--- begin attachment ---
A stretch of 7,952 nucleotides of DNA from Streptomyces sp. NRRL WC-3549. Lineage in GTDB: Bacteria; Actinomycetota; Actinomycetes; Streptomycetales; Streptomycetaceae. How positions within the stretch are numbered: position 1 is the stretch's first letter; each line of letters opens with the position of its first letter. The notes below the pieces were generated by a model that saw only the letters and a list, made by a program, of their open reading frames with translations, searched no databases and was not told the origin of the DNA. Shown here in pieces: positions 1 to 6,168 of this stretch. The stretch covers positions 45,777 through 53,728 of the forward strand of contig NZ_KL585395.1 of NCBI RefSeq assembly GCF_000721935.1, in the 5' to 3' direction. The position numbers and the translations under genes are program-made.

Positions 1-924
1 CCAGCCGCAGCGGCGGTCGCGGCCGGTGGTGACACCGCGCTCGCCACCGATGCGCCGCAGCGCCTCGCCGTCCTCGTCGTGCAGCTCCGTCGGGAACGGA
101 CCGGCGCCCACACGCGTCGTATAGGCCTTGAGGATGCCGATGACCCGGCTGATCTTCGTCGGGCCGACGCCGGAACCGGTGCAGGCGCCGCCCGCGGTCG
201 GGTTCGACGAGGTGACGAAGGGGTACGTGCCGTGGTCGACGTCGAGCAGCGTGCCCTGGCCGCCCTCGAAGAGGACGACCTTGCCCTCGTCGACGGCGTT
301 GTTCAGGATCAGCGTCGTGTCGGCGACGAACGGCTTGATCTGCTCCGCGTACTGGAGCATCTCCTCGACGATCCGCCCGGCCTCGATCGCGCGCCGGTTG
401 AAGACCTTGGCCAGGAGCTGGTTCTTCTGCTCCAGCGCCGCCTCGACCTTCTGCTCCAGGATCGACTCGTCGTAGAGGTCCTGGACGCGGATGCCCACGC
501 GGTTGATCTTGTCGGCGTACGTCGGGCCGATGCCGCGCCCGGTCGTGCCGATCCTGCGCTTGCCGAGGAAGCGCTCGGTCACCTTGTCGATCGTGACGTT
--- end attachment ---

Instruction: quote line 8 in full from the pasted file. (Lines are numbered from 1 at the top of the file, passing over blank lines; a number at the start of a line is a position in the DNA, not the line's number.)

501 GGTTGATCTTGTCGGCGTACGTCGGGCCGATGCCGCGCCCGGTCGTGCCGATCCTGCGCTTGCCGAGGAAGCGCTCGGTCACCTTGTCGATCGTGACGTT